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The Ethical Cellar: Gérard Bertrand Takes His Direction From the Sun, Moon and Planets

During a recent virtual tasting, billed as “The Ultimate French Wine Experience,” the winemaker walked us through a collection of his wines.

Domaine de Cigalus. Photo by Geoffrey Lucas

Mature, well-rounded, steeped in terroir, these are often descriptions of a great wine. However, they also describe one of the world’s most successful wine makers, Gérard Bertrand. Many of us are in the reevaluation and discovery of what is important and meaningful phase of our lives. Bertrand had his revelation in 1987, when he took over his father’s vineyards. He was determined to grow all of his grapes biodynamically and to show the world that not only would he be sensitive to every environmental aspect of the winemaking process, but also his wines could win global acclaim and awards.

Winemaking was not a new thing for Bertrand (pictured right). As he told Worth, “My father passed away when I was 22, but my first vintage was with him when I was 10. Later, I was a successful rugby player, but my calling was to put the south of France on the winemaking map.” As a follower of biodynamic founder Rudolf Steiner, Bertrand knew it all had to be done without any chemicals or artificial intervention. “To me, making the finest purest wine was going to be the ultimate luxury. I also wanted to be independent, all my capital is from banks that have followed me from one vineyard to 16. I am responsible only to myself, my employees and the earth.”

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The proof that Bertrand has elevated the South of France, (from being known primarily for less expensive and table wines) was winning the 2019 best wine in the world award (from the International Wine & Spirit Competition) for his 2017 vintage Château L’Hospitalet. Also, his Clos du Temple Rosé was selected as best rosé in the world in 2020 by the Drinks Business. His other 14 wines also regularly score 90+ points and win gold metals.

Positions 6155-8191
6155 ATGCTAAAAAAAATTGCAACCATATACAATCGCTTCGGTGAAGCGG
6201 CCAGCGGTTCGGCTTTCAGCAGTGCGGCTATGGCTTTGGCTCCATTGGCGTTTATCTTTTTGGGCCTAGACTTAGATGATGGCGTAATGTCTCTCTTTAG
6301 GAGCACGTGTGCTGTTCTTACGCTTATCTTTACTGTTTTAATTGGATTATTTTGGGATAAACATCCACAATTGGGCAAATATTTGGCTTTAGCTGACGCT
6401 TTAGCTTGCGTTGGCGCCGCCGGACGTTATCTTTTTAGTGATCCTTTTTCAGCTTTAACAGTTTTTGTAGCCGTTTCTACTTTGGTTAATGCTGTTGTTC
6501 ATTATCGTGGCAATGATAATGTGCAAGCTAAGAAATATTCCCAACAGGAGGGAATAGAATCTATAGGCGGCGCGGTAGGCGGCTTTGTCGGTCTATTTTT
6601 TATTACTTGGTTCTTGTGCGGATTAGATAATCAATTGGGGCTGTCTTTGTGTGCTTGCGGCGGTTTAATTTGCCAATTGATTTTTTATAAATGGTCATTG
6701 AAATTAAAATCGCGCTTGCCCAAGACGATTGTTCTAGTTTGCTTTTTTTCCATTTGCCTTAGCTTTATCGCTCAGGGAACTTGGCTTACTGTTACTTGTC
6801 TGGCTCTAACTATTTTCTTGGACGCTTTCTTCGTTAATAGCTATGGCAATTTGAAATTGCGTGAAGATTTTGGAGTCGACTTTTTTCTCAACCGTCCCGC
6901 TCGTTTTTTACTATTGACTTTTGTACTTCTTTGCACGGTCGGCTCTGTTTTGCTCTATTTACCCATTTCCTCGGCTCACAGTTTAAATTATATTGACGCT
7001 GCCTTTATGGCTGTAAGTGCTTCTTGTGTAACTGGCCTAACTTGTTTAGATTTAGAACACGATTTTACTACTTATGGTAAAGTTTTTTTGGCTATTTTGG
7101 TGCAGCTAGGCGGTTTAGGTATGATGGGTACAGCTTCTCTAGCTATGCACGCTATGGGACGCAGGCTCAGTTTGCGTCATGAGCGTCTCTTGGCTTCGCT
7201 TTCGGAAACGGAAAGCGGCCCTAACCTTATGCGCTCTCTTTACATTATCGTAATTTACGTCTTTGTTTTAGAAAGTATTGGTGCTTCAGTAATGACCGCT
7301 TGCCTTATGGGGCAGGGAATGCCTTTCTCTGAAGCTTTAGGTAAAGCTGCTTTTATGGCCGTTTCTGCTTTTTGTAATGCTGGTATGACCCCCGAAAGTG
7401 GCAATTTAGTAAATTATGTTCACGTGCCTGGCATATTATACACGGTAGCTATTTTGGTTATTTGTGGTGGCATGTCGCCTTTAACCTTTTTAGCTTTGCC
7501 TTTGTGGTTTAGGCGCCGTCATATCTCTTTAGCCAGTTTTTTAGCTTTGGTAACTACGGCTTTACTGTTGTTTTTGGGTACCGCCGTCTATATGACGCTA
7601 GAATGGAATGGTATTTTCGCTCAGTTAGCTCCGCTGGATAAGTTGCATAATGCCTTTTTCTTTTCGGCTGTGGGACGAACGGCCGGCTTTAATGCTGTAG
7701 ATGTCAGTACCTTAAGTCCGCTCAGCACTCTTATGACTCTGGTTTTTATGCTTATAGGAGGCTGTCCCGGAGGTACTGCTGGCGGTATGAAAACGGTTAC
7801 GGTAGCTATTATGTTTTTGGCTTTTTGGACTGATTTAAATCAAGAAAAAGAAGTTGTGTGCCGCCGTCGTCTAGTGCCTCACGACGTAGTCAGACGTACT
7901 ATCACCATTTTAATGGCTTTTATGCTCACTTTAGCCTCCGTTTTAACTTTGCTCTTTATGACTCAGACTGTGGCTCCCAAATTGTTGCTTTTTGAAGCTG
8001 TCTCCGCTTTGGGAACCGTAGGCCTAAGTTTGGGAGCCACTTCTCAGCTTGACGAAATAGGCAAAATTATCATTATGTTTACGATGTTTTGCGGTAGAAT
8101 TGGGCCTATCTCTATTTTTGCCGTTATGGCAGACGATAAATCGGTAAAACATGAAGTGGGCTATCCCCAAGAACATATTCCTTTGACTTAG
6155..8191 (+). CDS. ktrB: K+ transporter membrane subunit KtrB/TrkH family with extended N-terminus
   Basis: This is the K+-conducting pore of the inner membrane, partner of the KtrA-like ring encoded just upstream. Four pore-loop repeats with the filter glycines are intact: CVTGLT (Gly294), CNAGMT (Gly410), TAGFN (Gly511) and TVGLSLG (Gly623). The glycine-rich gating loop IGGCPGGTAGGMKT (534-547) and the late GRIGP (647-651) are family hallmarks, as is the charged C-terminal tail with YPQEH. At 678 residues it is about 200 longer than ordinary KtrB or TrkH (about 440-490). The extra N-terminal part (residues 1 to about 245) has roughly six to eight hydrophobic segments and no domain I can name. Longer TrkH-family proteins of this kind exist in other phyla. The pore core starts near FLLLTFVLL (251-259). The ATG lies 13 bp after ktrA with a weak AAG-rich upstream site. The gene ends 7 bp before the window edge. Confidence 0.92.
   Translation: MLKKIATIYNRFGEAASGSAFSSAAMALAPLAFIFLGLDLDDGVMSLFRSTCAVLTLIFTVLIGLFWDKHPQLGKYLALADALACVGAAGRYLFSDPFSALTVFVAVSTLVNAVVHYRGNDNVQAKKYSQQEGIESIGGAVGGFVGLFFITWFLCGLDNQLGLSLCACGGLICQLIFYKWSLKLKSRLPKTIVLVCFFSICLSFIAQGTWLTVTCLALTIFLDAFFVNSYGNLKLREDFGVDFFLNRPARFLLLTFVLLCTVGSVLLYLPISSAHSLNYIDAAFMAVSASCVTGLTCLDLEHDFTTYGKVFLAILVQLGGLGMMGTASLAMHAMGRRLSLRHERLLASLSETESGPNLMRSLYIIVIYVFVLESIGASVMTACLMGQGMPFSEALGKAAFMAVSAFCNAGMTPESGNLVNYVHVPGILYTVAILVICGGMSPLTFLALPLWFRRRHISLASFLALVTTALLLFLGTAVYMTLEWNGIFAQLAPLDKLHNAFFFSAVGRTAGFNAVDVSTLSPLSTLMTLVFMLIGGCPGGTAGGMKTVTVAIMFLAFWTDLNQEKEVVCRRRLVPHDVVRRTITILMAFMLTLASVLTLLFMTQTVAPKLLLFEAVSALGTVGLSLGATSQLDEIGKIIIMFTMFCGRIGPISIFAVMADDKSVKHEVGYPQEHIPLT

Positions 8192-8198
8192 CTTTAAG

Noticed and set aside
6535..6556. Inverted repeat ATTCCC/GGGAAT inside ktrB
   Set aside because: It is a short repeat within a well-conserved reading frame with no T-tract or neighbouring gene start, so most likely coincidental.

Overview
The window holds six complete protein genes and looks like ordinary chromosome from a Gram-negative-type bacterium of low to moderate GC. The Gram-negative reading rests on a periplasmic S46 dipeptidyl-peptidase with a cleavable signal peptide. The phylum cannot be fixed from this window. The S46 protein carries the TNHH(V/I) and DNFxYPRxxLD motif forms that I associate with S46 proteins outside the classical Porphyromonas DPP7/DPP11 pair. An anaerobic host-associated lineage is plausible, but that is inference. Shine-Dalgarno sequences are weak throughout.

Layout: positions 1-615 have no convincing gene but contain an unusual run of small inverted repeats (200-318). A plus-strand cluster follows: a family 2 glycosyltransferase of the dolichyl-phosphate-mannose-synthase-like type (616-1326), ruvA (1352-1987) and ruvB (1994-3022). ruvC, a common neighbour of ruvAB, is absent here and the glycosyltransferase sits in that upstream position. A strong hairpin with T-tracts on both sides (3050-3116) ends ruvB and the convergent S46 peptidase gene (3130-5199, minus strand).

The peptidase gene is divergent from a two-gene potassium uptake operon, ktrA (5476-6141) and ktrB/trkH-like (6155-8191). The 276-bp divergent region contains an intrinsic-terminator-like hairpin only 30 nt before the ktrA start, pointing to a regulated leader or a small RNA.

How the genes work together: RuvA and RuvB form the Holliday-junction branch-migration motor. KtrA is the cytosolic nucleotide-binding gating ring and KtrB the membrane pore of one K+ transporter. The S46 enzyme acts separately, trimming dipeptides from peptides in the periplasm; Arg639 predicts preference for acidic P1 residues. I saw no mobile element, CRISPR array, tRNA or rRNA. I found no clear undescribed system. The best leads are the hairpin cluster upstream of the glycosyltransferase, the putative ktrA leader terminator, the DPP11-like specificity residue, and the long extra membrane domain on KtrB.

Château L’Hospitalet. Photo by Gilles Deschamps

“I think there are several reasons for the wines’ successes. One, the South of France is in my DNA; I know the grape varietals, the weather, the soil. I am also able to delegate. I learned to manage through sports. I employ determined people who fight for excellence; I give them the responsibility they need to do that. I try to be the first one in in the morning and the last to leave. I have to earn someone’s trust; nothing should be taken for granted.”

I guess that is how Bertrand—who owns 16 estates—has wines in 171 countries, revenue of $145 million, 340 employees and sales teams in Russia, Africa, Asia and Latin America. Clearly, he has found a formula to both care for the earth and be profitable. There is a trend now for global luxury houses like LVHM to own wineries, such as Moët & Chandon, Krug and Dom Pérignon, to name a few. Yes, he has been approached by some big luxury houses, but his heart lies elsewhere. “I am channeling the sun, moon and the planets; they tell me when to plant and when to harvest. We use all the biodynamic composts and natural plants from Nettles to Maria Thun compost. That is how you make a great wine…plus blending, I love to blend.”

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Because his is so focused on each estate, there is no one Gérard Bertrand wine. He is not looking to make a consistent brand; instead, each of the estates is the star. Some are spicy and full-bodied, others restrained and elegant. However, you would never confuse them with a Burgundy or Bordeaux. They all are South of France, ripe and full of sunshine infused with fresh fruit.